The building designed like a castle at Brookehouse International school in Nairobi which was completed in 2011. There are other castles in Kenya but most are as old as six decades. Photo/Courtesy

The building designed like a castle at Brookehouse International school in Nairobi which was completed in 2011. There are other castles in Kenya but most are as old as six decades. Photo/Courtesy

 

At the Kenya coast in Watamu, a few metres from the Darakazi beach, sits a Scottish castle dating back hundreds of years.

The little known treasure was apparently built by a Scottish man who very little is known about.

The Watamu castle, as it is known, stands tall on a hill. It is a magnificent building that has maintained its original state so many years down the line.

From afar one easily spots the Scottish flag hoisted on a tower at one end of the castle. The middle part flies another flag, this time a Kenyan one perhaps retaining both the heritage of the owner and the country that adopted him.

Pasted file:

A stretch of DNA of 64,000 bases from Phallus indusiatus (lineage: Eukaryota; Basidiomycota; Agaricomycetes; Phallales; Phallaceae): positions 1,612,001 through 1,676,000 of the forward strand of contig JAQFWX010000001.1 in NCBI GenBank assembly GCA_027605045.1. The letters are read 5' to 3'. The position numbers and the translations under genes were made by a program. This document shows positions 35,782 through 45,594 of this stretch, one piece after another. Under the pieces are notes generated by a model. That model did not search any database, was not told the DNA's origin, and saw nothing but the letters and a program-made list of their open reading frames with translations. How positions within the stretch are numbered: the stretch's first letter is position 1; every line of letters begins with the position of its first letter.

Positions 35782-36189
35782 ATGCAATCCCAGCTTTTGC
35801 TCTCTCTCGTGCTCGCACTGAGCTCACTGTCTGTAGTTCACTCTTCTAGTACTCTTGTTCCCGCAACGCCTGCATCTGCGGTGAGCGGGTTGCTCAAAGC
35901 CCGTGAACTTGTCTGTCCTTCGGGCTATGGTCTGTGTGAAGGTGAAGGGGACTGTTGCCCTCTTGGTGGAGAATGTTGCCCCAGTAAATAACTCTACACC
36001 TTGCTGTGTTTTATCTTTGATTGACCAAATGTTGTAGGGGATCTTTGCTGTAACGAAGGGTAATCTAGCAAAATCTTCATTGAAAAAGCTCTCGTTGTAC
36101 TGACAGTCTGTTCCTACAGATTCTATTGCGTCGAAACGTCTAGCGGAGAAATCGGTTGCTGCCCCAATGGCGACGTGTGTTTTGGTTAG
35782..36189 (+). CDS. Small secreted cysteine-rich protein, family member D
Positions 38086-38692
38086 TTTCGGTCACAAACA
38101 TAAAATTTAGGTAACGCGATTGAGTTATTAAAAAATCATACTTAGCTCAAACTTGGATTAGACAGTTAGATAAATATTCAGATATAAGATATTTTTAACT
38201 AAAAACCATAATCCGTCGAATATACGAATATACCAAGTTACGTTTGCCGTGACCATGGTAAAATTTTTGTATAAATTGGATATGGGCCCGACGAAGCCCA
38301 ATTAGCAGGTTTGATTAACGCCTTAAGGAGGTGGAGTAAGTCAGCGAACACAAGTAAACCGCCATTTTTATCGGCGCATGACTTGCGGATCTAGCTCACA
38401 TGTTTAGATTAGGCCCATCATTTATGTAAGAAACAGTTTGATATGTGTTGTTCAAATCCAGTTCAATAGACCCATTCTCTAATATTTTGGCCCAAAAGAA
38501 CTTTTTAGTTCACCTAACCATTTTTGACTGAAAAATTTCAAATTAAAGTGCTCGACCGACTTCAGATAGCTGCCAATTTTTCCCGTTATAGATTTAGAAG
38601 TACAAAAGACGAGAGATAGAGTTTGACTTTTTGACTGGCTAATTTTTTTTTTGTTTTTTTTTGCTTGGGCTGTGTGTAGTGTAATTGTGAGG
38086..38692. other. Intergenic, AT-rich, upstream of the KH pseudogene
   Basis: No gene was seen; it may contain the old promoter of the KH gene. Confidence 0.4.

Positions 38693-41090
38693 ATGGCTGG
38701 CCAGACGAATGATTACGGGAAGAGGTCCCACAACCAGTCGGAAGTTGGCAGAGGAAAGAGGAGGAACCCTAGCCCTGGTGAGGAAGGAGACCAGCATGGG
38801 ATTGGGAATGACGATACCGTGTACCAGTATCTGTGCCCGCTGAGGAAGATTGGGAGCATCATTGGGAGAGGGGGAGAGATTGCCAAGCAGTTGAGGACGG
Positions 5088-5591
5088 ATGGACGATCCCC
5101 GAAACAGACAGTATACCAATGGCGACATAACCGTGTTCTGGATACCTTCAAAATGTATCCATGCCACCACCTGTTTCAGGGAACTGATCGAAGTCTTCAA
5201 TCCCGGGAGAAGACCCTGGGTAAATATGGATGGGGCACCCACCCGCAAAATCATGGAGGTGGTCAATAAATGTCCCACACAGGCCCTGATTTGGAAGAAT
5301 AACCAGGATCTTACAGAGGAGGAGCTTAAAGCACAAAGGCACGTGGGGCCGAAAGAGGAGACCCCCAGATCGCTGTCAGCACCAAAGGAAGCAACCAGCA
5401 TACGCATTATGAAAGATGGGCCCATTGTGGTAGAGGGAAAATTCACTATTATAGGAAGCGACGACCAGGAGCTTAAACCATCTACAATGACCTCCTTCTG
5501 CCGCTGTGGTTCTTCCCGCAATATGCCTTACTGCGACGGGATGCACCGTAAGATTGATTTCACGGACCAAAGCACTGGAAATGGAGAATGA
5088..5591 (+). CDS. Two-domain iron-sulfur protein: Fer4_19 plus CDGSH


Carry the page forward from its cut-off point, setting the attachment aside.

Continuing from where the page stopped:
The castle has an expansive roof terrace providing a clear view of the ocean.

The Watamu castle, built on one and a quarter acre piece of land, is one of the most sought-after venues today. This is because it has been turned into a holiday home costing Sh20,000 per night.

The location of the castle is perfect. It borders the Arabuko Sokoke forest and is a walk away from the ocean.

Watamu castle has three floors, the ground floor hosts the dining area, kitchen and two guest rooms, first floor is used as a lounge with two other ensuite bedrooms ideal for a family, while the top floors contain more bedrooms.

In total, the house has six-bed rooms and expansive terraces with a balcony facing the beach.